• 2 oz. nettle leaf

And I can measure it exactly with my scale!  I LOVE the simplicity of this!  When a recipe called for ounces, I used to have to measure the whole bag of herbs by volume, convert it to ounces, and divide it, and covert it to volume weight – or something like that. I would then write on the bag of herbs how many cups there were in case I ever came across another recipe with ounces.  I had to really use my brain for this method, and I totally need to save my brain function for homeschooling my kiddos, ya know what I mean? ;)  It was not fun.

So while I lived many herbal years without a kitchen scale, it has made my life easier and become “essential” to me.  Though if you are new to herbs and it overwhelms you to even think of buying your first bag of herbs (I’ve been there), don’t stress over a scale just yet because you can get by without one.  BUT I highly recommend it to make your life easier.  And you may decide you love measuring in metrics all the time!

The Non-Essential Essential Tool For Measuring Herbs

kitchen scale

I was sent this scale from EatSmart Precision Elite Digital Kitchen Scale to try out, and I’m so glad they sent it to me!  I think it’s just awesome!  It makes weighing herbs SO simple!  Of course scales are great for measuring ingredients for regular meals too!

Features of the EatSmart Precision Elite Digital Kitchen Scale

  •  A professional scale with extra large lighted display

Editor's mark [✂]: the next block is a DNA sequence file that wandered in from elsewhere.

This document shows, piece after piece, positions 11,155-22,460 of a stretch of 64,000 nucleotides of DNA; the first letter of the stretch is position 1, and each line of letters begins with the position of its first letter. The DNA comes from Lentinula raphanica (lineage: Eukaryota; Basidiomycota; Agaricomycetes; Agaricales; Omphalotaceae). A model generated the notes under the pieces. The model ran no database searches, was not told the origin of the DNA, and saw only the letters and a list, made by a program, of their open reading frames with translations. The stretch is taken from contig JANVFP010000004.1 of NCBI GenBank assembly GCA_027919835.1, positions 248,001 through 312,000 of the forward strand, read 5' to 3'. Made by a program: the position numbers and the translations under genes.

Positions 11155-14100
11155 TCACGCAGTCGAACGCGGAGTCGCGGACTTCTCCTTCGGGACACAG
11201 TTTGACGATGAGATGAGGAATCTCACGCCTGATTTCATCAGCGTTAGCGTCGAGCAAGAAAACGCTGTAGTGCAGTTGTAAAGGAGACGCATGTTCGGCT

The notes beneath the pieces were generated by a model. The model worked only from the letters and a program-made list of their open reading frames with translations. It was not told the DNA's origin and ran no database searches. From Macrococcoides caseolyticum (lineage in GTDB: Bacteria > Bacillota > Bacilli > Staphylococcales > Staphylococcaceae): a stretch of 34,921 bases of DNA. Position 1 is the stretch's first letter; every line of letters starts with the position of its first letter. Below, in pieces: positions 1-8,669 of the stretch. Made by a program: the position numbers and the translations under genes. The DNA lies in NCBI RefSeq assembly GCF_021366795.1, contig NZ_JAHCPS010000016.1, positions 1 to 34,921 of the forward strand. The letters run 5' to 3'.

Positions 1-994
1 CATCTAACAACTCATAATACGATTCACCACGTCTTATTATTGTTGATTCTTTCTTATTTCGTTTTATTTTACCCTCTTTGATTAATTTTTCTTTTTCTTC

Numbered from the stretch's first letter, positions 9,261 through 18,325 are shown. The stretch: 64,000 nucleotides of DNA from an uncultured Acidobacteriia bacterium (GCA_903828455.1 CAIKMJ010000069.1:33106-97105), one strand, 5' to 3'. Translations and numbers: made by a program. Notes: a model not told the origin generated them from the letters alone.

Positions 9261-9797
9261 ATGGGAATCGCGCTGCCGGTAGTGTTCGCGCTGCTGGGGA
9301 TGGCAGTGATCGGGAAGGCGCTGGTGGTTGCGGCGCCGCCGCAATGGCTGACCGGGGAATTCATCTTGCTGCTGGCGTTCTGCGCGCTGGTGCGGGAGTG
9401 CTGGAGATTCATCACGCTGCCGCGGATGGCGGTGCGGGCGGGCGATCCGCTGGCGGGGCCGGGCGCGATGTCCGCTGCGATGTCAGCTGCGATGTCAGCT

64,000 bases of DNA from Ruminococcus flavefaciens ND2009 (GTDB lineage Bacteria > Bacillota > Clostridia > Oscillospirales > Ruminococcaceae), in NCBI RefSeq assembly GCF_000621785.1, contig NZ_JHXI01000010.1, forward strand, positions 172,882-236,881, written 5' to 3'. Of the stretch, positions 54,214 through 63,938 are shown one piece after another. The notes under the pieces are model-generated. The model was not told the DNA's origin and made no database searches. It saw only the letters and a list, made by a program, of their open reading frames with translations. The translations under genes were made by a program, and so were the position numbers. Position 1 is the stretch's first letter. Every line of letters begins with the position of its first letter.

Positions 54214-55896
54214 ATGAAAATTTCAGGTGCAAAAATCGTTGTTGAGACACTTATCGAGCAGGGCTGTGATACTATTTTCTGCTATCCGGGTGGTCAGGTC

• Stainless steel platform
  • Weighs up to 15 lbs.
  • Weighs in pounds, ounces, grams, and kilograms
  • Has the tare feature, which eliminates the weight of the plate or container if you choose to weigh in something, giving you the exact weight of the herb or food.  This is such a nice feature that many scales don’t have!  This tare feature is also extremely helpful if you are making your own soap (which I’d like to do one of these days).
  • Has a 3 minute auto shut-off to save battery life while you prepare ingredients

Bonuses

  • 2 year warranty
  • GREAT customer service  - they seriously go above and beyond.
  • Batteries included with the scale
  • Includes FREE EatSmart Calorie Factors guide

You can purchase this scale on Amazon HERE.

EatSmart also makes bathroom scales, luggage scales, and thermometers.  You can view their website HERE.

Also, connect with them on social media!

Social Media Sites:

 How do you measure your herbs?  Have you ever tried using a kitchen scale?

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DISCLAIMER: I am not a medical professional. This post is for educational purposes only. The information has not been evaluated by the FDA and is not intended to diagnose, treat, cure, or prevent disease. DISCLOSURE: This post may contain affiliate links. In order for me to support this website, my research, and blogging activities, I occasionally may receive monetary compensation for my endorsement and/or links to products or services. However, I only recommend products or services I trust.